Photo: IndyCar

Pagenaud powers to first 2017 pole in Toronto

Leave a comment

A crushing lap of 58.9124 seconds around the 1.786-mile Exhibition Place street circuit delivered Simon Pagenaud his first pole position of the 2017 Verizon IndyCar Series season, in the first major sign of Pagenaud’s championship defense form this year.

The Frenchman led both second and third practice and followed up that practice performance with perfection when it counted most, the first sub-59 second lap of the weekend and his first pole and front row start this year, in the No. 1 DXC Technology Team Penske Chevrolet.

Pagenaud, Will Power and Helio Castroneves all saved a set of Firestone red alternate tires by advancing through to Q1 on blacks, which paid dividends as the session progressed.

But quite impressively Graham Rahal broke up the Penske party at the front of the field, as he got his No. 15 Rousseau Metal Honda for Rahal Letterman Lanigan Racing into second, at 59.2245 seconds.

Castroneves and Power made up Row 2 with Scott Dixon in the Firestone Fast Six for the sixth time in as many opportunities this year, the only driver to so, and James Hinchcliffe able to make it in in sixth place.

In Q1, Group 1, Power and Castroneves advanced for Team Penske as expected, but did so on Firestone black tires rather than reds – Power leading the way at a new track record of 59.3910 seconds. The other four that advanced were Detroit double winner Graham Rahal, Andretti Autosport’s Takuma Sato and Marco Andretti, and Ed Carpenter Racing’s JR Hildebrand.

Hildebrand advanced to Q2 for the first time this year as he hadn’t been better than 15th on a road or street course all year. This marked the team’s first Q2 appearance as well in 2017.

Meanwhile Hildebrand’s teammate Spencer Pigot, Ed Jones, Charlie Kimball and Carlos Munoz were knocked out.

Group 2 also saw the pair of remaining Penskes through, and like Power in Group 1, Simon Pagenaud made it through on blacks at 59.5570.

Behind him was Alexander Rossi, Josef Newgarden, Max Chilton and Scott Dixon.

Esteban Gutierrez was sixth in the session but the Mexican rookie made significant contact at the exit of Turn 11 with his No. 18 UNIFIN Honda for Dale Coyne Racing. The right side of the car was sheared off and there was a fire that erupted as a result. Gutierrez got out of the car but this leaves even more repairs to come for Coyne and the crew, who’ve been put through the grinder this year.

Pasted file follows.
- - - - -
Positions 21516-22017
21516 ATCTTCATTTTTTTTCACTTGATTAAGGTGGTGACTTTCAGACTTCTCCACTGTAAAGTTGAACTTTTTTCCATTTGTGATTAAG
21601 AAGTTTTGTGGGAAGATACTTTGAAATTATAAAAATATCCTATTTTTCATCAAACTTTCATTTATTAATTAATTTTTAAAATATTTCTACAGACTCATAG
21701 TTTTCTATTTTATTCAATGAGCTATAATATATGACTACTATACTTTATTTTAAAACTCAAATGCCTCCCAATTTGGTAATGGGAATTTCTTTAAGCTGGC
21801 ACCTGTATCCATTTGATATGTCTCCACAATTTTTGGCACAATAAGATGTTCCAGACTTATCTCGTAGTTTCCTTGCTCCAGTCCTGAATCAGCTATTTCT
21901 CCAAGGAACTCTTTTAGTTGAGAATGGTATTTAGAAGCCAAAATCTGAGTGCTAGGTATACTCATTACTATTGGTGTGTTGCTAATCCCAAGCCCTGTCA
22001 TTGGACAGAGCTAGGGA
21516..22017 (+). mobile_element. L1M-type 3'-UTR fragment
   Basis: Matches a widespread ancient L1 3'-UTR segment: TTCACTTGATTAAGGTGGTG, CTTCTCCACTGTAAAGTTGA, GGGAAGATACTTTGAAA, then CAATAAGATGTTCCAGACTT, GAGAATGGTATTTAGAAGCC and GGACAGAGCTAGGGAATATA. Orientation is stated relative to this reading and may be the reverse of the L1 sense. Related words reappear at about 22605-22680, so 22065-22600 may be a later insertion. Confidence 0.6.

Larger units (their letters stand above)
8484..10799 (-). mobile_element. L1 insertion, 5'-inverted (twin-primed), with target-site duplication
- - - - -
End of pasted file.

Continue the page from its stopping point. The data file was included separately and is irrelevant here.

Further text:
“Well, I had an understeery car, it’s a very high speed corner, I went too early, I hit the wall on the inside and it put me hard to the outside,” Gutierrez told the Advance Auto Parts IndyCar Radio Network’s Jim Murphy. “I’m so sorry to the team. It’s not great to be in this position. Luckily I am OK and hope to be ready for the race tomorrow to recover. It was a very hard crash. I could feel it in my body. The walls here are very solid.”

That knocked him out of an advancement into Q2 and promoted James Hinchcliffe through at the last minute, instead. Those also knocked out were Tony Kanaan, Ryan Hunter-Reay, Conor Daly and Sebastian Saavedra, the latter filling in for Mikhail Aleshin this weekend at Schmidt Peterson Motorsports.

“For some reason they threw the red, even though everyone was past it. Another call that doesn’t go our way,” Hunter-Reay lamented to the Advance Auto Parts IndyCar Radio Network’s Rob Howden.

Q2 saw another incident with Hildebrand crashing in Turn 8, which brought out a red flag. He hit the apex and then crashed on corner exit. It almost stopped the session early with the four Penske cars through ahead of Takuma Sato and Alexander Rossi, before the session resumed for a chance to give everyone one final shot.

The order got jumbled after the one-lap dash, as Scott Dixon, Graham Rahal and James Hinchcliffe all made it through while Newgarden, Rossi and Sato got knocked out. So Newgarden starts seventh ahead of Rossi, Max Chilton, Sato and Marco Andretti, and Hildebrand is 12th.